"Lukkha tera baap!", he retorts, hicks "Yes, I am coming to your point you jerk, you get enjoyment out of it, isn’t it? No she’s not in touch, why should she be? Why should she call? Rachu and I parted almost 9 years back, how time passes". Her name was Rachna. "Arre, you toh know, we were together only for about a year. Saala, I know what you want to hear, you dumb fucker! I really don’t know how I managed it or how Sandy managed it, but thanks to you guys yaar for all you did for me". Sandy had fixed up the dreaded romantic date between the two. These two, Hari and Rachna were no match, Violet and Red, the two extremes of the rainbow who needed all the yellows and oranges and indigo to bring them together.

Rachna, a pakka tomboy, verily insouciant, wore shorts, wore bathroom slippers to college, smoked filter less Charminaars – don’t get them here, in the US of white skinned Arses, she wrote to us; she’s settled there now with her husband (I feel like a lesbian with this jerk yaar, she wrote after she got there) and is the mother of 2 brown kids (my kids friends ogle at them as if they were 2 brown chicks in a storks nest, the jerks, she wrote).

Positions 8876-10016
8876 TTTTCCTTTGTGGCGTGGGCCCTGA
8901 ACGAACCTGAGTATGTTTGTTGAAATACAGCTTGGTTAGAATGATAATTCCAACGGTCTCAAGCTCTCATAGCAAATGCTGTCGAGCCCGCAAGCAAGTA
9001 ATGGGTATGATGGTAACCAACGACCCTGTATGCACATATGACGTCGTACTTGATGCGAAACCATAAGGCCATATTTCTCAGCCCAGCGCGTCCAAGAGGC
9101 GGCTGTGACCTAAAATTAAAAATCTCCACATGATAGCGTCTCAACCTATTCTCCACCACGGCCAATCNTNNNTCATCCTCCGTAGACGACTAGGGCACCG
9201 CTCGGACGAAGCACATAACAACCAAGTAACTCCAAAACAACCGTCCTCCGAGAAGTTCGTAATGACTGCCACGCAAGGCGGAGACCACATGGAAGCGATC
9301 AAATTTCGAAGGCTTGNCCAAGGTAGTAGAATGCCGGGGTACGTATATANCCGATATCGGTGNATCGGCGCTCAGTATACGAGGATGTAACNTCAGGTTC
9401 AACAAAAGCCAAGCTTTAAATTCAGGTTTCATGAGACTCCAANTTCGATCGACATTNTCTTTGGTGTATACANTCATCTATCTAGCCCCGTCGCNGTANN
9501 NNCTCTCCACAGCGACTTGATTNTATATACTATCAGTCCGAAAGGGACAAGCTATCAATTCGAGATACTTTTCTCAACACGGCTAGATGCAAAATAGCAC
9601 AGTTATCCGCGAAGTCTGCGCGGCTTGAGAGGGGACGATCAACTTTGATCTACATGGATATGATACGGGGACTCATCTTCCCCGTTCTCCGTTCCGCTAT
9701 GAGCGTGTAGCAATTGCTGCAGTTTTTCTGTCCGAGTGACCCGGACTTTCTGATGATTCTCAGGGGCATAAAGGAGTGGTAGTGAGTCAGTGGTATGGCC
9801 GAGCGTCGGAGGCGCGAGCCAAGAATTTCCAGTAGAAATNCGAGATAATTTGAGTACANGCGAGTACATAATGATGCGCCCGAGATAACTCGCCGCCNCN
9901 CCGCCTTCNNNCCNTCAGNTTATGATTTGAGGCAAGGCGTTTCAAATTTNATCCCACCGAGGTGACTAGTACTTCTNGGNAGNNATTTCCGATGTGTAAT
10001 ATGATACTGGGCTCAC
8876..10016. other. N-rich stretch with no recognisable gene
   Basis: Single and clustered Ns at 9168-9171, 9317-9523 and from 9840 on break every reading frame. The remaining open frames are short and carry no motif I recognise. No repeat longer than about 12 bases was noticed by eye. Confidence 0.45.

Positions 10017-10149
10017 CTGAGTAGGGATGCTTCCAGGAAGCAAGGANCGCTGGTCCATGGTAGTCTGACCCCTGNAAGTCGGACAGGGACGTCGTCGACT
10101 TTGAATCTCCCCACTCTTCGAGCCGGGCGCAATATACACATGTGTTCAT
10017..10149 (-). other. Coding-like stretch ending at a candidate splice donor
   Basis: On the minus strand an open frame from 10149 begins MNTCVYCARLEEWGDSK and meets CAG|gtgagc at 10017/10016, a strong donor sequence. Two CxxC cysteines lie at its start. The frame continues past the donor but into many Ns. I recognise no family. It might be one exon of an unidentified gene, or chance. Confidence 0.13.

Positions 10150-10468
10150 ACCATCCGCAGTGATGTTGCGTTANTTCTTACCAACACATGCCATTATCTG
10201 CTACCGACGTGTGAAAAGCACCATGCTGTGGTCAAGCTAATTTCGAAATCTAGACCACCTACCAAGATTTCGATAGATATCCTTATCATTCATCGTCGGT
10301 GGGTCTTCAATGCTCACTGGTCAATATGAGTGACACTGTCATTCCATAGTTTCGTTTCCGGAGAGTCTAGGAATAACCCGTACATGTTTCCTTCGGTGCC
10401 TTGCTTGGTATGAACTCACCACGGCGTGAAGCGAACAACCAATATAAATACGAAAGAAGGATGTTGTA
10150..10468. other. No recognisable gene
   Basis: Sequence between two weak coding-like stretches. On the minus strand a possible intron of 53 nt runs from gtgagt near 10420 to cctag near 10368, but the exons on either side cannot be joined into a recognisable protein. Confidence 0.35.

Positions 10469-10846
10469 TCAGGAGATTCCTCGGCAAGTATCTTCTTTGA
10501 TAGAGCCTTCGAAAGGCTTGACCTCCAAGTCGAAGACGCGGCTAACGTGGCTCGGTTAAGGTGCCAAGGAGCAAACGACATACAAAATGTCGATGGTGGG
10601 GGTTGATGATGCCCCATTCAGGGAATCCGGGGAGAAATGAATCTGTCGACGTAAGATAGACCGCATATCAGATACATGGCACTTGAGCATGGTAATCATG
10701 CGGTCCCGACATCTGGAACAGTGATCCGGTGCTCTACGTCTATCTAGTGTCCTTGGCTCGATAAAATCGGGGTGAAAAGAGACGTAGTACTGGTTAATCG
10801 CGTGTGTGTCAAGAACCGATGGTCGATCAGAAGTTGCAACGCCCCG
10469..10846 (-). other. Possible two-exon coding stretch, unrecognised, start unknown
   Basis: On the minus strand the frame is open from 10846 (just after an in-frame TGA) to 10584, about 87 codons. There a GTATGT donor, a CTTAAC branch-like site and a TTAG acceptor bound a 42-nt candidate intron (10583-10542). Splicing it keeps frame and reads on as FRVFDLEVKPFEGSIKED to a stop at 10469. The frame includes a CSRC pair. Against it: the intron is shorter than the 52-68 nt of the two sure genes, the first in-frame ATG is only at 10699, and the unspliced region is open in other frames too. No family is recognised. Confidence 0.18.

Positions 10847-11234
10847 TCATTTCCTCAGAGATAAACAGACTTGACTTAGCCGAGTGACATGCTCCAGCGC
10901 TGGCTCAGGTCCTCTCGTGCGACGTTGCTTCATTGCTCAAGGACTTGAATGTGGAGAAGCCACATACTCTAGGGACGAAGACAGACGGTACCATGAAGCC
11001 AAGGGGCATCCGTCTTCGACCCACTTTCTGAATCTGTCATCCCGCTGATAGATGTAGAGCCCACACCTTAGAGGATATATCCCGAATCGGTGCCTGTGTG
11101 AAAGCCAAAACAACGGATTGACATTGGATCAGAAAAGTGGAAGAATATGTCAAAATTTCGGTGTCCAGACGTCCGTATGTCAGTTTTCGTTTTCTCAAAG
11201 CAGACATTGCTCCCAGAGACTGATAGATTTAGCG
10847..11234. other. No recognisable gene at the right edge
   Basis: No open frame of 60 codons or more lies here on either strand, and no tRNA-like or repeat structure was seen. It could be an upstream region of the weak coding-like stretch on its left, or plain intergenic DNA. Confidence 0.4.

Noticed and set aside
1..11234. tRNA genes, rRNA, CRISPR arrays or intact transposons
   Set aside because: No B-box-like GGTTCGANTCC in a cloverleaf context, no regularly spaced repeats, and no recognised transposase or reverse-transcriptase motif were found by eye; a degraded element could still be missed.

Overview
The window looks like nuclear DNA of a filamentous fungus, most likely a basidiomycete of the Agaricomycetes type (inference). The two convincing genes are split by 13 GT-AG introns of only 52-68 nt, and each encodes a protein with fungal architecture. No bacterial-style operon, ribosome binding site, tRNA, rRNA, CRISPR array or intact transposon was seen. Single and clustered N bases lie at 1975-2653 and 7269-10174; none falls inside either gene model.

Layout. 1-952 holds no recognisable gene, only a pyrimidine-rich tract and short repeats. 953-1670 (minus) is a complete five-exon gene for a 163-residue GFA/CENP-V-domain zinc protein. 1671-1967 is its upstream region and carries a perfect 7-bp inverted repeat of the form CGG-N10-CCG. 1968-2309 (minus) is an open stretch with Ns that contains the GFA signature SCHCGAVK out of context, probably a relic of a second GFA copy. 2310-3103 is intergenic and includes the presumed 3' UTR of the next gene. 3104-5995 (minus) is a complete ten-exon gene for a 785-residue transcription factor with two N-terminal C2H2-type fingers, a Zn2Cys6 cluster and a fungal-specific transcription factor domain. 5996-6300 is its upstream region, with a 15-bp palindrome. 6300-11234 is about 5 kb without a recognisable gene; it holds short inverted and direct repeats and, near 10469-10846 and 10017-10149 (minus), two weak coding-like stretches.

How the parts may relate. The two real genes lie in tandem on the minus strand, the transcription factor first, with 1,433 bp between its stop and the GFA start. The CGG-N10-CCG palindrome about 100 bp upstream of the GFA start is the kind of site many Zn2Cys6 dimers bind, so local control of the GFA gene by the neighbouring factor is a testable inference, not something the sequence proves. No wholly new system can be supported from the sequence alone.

Hari was the boring intellectual, not your regular kitaabi keeda, but born with that irritating intelligence, that know all ability, who knew why gravity existed, why India should go nuclear, why water had 2 molecules of hydrogen and 1 of oxygen and why and how the molecules mated. However, matters didn’t rest there; the guy had a heart too!! And it palpitated for Rachna!! Well, that’s enough of a descriptive, let’s not get into the pre-event and cut to the scene…

"We were sitting there, arre where is Marine Plaza, there it is, we were sitting there", he pointed. "The Queens face was lost somewhere in the darkness of the sea, Rachu and I became a part of her body, two small negligible moles on her neck. All that shone in the darkness of the night and in the brightness of the moonlight was the Queens necklace, a pride that the she, Mumbai adorned every single night. Rachu was wearing light blue jeans, torn at the knee on one leg, the cloth in shreds at her heels, she was wearing one of those green and white Action sports shoes. She had on her a plain white linen T-shirt with a little ship sailing across her stomach. Like the wind-cock, her unkempt hair swayed and showed the direction of the wind. She looked pretty yaar, very pretty!!"